Skip to main content
U of T Resource Finder

Entering Canada

With the exception of American citizens, as an international student, you will need to have either a Temporary Resident Visa (TRV – also known as a visitor or entry visa) or an electronic Travel Authorization (eTA), in addition to the relevant study or work permit.

Whether you need a TRV or eTA depends on your country of citizenship. The Immigration, Refugees & Citizenship Canada (IRCC) website can help you identify whether a visa is required for entry into Canada.

A successful study or work permit application made outside Canada will automatically include a TRV or eTA (if required).

Entering Canada

After Entry to Canada

What to expect when entering Canada

We strongly recommended that you have the following documents with you in your carry-on luggage:

  • A valid Letter of Acceptance and Port of Entry Letter of Introduction (for admitted students);
    • The letter of introduction is the study permit approval received outside Canada (as the study permit itself is only issued upon arrival in Canada).
  • Confirmation of enrollment (for current students);
    • Letter available on ACORN or from your Registrar’s Office. Should include your:
      • Name,
      • student number,
      • enrollment status, and;
      • expected graduation date.
    • Students returning from a leave of absence should have confirmation of eligibility to re-enrol.
  • Proof of financial support:
    • Up-to-date versions of the supporting documents used in your study permit application to prove you can support yourself (and any accompanying family members) while in Canada.
    • IRCC expected you to prove access to funds to cover a minimum of one year’s tuition plus $20,635 CAD (for applications submitted on or after January 1, 2024) for living expenses as part of your study permit application. Additional funds are required if you are bringing a spouse/partner and/or children. See more on our Bring Your Dependants page.
    • How you prove access to funds depends on where they come from:
      • If funds are in your account, bank statement(s) with your name.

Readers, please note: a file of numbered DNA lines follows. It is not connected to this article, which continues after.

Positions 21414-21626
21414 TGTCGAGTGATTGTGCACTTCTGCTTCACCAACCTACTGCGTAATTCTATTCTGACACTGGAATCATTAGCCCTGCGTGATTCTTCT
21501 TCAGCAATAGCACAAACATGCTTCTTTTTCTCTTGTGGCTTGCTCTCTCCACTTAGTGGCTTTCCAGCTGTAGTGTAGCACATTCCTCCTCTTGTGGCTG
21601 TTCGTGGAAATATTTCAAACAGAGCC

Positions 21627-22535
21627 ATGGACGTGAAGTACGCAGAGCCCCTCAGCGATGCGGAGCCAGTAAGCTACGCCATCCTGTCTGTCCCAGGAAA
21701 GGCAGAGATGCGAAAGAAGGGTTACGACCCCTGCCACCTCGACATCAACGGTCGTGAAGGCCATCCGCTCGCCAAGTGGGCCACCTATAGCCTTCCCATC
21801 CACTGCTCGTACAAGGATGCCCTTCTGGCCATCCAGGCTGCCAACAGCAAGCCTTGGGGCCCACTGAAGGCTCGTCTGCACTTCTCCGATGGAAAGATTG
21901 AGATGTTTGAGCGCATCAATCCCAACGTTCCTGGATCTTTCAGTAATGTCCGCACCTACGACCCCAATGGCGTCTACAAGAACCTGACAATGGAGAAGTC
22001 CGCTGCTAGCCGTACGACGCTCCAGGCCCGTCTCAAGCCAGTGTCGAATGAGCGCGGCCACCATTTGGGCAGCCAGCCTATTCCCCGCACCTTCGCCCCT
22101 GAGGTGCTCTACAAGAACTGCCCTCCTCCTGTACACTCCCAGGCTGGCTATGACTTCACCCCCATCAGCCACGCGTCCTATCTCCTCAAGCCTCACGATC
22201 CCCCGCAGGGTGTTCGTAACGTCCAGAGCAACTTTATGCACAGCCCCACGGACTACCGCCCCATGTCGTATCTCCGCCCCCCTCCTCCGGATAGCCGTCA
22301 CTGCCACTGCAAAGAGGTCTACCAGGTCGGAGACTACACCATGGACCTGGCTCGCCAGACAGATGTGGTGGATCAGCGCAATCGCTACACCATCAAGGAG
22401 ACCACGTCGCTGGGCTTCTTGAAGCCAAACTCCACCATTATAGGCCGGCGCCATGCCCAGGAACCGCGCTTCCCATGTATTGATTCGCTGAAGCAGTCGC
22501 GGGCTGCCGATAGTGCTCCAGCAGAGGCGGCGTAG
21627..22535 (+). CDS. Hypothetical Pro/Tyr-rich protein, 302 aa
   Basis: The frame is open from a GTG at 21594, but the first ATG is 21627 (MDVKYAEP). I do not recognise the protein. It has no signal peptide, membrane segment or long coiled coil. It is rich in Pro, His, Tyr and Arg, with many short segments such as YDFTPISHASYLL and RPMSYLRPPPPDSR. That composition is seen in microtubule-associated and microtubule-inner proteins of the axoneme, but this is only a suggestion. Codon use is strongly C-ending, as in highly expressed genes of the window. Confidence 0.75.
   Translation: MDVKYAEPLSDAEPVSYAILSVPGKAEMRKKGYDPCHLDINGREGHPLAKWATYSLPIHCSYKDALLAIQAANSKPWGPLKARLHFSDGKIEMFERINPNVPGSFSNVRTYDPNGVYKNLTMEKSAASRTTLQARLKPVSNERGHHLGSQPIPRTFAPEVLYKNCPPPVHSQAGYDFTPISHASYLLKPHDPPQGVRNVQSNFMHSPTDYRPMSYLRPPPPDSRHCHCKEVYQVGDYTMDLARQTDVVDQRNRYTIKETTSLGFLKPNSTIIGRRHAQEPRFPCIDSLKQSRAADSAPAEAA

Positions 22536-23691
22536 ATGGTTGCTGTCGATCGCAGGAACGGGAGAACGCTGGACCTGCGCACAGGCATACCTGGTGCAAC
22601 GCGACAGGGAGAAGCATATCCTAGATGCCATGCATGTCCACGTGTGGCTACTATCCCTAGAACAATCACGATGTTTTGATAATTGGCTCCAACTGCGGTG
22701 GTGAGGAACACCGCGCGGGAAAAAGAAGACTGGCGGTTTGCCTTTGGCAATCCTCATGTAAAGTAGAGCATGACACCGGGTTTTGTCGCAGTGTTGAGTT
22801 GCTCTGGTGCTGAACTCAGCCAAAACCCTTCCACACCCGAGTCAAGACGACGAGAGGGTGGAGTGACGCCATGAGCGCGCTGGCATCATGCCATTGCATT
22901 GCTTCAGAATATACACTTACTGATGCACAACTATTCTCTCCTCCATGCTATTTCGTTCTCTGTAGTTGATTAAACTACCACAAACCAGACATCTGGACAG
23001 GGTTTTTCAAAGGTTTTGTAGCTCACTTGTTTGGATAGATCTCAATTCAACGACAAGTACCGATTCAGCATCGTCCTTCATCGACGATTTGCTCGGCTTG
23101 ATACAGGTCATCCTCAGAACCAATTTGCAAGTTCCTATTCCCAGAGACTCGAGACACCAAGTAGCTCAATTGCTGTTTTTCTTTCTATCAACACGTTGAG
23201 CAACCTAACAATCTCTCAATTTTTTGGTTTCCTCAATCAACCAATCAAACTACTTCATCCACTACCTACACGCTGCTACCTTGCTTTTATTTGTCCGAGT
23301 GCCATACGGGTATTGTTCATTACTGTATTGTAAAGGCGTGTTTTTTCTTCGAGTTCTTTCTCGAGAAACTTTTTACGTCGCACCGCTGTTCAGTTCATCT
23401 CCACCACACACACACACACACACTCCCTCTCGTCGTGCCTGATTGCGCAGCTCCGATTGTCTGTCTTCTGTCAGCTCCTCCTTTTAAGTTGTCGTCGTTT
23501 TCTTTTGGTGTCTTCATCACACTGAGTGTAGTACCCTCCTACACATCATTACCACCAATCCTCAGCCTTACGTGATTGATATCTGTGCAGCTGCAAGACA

• If funds are coming from the University or other institutional source, a letter detailing funding.
      • If funds are coming from family or other individuals, a letter confirming their willingness to support you and documentation showing they have enough money to do so. This should include bank statements and income statements (or a letter of employment stating position and salary).  
      • If you have already paid tuition, you can provide proof of payment by accessing your fees invoice on ACORN.
  • Proof of completed immigration medical exam (if you have been in a ‘designated’ country for at least 6 of the past 12 months).
    • Medical exam results are valid for 12 months. If you will enter after your initial results expire, plan to have a new medical exam completed at least one month prior to travelling to Canada.

The Border Services Officer will review your documents and make the final decision about whether you are admitted to Canada. If you are entering for the first time, they will send you to the secondary immigration desk where your actual study permit will be issued to you. Be sure to review the permit before leaving the immigration desk and ask for errors to be fixed. This includes checking to ensure that your study permit includes remarks about being allowed to accept on and off-campus work, if you should be authorized to do so.

The Canadian Government provides general guidance about what to expect when entering Canada and specific guidance for new international students to prepare for their arrival to Canada.